Calcification of the pericardium is a relatively rare finding and often has an uncertain etiology. Incidental findings of pericardial calcification may increase due to widespread application of cardiac computed tomography for the assessment of coronary atherosclerosis in the appropriate clinical setting using coronary artery calcium scoring and/or coronary angiography. Pericardial calcification alone is asymptomatic and is neither necessary nor sufficient for the diagnosis of pericardial constriction. Its presence may suggest of diffused pericardial scarring and consequently, its pathological involvement with pericardial constriction...
September 16, 2014: World Journal of Clinical Cases
Swapnesh Parikh, Matthew J Budoff
Although recent advances in noninvasive imaging technologies have potentially improved diagnostic efficiency and clinical outcomes of patients with acute chest pain, controversy remains regarding much of the accumulated evidence. This article reviews the role of coronary computed tomography (CT) angiography in the assessment of coronary risk, and its usefulness in the emergency department in facilitating appropriate disposition decisions. Also discussed is coronary artery calcification incidentally found on CT scans when done for indications such as evaluation of pulmonary embolism or lung cancer...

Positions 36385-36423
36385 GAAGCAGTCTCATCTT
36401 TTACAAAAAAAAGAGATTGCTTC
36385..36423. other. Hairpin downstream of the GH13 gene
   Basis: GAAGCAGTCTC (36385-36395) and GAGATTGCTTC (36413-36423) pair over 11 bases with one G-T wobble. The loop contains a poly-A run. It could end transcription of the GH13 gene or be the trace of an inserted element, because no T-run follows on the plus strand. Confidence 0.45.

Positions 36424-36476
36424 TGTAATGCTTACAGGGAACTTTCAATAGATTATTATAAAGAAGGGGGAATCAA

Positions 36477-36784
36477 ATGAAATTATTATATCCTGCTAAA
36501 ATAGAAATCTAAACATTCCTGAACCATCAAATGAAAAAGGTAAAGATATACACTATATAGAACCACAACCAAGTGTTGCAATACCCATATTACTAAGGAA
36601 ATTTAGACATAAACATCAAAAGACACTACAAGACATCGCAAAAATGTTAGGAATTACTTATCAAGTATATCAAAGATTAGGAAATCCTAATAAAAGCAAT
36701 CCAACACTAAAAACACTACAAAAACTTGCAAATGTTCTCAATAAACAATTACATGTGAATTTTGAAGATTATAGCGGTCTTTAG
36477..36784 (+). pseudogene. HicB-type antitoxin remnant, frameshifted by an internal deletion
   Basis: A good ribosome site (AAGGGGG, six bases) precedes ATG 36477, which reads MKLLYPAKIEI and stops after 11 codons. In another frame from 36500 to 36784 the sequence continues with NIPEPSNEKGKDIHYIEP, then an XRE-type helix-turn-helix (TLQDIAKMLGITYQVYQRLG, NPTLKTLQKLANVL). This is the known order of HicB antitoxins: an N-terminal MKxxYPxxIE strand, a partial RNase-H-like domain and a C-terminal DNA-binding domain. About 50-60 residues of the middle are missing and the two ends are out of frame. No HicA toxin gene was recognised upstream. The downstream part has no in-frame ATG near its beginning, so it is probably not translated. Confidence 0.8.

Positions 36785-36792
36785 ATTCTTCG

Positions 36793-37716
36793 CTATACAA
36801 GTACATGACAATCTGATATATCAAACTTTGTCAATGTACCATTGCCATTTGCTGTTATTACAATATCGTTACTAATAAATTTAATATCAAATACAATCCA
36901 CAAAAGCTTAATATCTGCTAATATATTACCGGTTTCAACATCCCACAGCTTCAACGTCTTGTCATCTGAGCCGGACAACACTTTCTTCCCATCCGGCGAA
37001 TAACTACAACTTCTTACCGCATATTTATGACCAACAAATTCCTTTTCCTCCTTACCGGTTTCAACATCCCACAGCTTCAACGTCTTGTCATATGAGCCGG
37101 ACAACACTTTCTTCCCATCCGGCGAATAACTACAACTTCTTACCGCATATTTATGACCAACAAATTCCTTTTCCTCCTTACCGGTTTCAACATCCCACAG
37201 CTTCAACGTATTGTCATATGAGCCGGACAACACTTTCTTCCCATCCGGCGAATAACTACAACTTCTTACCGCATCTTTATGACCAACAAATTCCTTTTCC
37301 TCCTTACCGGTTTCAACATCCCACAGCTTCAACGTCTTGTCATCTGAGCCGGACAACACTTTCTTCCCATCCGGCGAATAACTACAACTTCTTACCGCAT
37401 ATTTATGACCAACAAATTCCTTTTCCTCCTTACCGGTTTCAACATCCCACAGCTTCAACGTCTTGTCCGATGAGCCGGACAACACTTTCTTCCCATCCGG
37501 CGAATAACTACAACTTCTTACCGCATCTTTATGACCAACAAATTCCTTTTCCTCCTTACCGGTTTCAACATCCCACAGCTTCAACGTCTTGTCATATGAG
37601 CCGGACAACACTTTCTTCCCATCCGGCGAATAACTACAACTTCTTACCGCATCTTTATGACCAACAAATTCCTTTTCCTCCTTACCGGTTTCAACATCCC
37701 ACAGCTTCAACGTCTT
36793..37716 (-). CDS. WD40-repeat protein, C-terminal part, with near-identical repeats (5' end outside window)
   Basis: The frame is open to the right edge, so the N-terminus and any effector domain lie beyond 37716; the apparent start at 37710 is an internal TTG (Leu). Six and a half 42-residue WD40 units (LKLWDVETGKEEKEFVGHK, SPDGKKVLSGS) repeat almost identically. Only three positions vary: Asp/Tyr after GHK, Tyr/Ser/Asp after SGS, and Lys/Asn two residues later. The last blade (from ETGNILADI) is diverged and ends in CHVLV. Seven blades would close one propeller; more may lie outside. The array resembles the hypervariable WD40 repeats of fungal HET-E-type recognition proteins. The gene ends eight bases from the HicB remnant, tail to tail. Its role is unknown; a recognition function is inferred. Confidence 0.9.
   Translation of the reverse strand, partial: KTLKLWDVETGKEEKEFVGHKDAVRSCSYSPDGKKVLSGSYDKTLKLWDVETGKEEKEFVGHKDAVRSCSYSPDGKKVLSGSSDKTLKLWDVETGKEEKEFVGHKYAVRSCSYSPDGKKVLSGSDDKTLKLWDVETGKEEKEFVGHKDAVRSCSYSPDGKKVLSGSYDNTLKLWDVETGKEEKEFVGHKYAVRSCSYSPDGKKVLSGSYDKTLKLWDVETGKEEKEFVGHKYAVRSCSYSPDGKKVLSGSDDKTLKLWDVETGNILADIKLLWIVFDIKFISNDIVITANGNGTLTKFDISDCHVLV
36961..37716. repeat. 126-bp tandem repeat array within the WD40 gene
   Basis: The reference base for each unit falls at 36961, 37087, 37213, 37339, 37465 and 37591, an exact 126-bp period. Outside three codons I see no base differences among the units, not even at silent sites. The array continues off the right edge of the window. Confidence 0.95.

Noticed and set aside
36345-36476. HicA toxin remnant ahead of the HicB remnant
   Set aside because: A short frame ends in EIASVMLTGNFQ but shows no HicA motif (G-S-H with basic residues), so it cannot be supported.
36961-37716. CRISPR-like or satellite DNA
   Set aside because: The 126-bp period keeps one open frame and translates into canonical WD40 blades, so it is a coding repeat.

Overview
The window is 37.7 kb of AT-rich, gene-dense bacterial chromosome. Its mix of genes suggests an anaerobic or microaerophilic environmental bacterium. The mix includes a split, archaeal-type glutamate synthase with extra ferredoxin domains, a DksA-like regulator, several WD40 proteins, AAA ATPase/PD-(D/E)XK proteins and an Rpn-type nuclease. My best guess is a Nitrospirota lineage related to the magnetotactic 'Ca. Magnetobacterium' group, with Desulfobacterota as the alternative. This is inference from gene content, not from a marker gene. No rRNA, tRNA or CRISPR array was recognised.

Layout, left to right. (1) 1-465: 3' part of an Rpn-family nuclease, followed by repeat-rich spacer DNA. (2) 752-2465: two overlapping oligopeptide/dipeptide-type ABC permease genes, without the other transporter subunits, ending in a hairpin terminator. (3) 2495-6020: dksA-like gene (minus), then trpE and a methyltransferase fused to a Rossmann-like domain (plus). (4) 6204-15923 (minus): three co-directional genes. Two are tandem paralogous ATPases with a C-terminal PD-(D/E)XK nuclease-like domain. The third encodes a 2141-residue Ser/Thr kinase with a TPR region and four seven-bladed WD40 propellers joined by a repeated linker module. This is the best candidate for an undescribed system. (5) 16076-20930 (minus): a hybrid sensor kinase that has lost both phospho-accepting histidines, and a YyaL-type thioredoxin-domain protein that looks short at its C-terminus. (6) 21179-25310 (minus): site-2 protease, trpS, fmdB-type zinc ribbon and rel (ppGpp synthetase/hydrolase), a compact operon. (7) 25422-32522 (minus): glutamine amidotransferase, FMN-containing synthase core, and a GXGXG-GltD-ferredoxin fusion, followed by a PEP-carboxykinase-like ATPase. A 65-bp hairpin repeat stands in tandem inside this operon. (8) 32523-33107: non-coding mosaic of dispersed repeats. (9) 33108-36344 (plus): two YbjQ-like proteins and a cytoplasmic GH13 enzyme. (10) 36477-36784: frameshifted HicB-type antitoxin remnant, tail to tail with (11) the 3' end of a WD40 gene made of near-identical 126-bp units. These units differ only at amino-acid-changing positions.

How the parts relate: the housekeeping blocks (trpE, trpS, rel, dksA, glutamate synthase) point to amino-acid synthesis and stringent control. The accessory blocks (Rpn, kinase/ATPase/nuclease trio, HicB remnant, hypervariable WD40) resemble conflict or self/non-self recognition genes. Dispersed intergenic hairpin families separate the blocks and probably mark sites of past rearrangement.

August 2014: Cardiology Clinics
Anna Espinoza, Kendra Malone, Elizabeth Balyakina, Kimberly G Fulda, Roberto Cardarelli
BACKGROUND: Although variation exists in the classification and practice of managing clinical findings in research, emerging views suggest that researchers bear some responsibility in the management of incidental findings. This study contributes to the documentation of the population characteristics and prevalence of medical findings incidental to research participation, specifically findings related to coronary calcium scores and computed tomography (CT) scans that investigated cardiovascular disparities in an asymptomatic population...
May 2014: Journal of the American Board of Family Medicine: JABFM
Olga Możeńska, Sławomir Sypuła, Małgorzata Celińska-Spoder, Jerzy Walecki, Dariusz A Kosior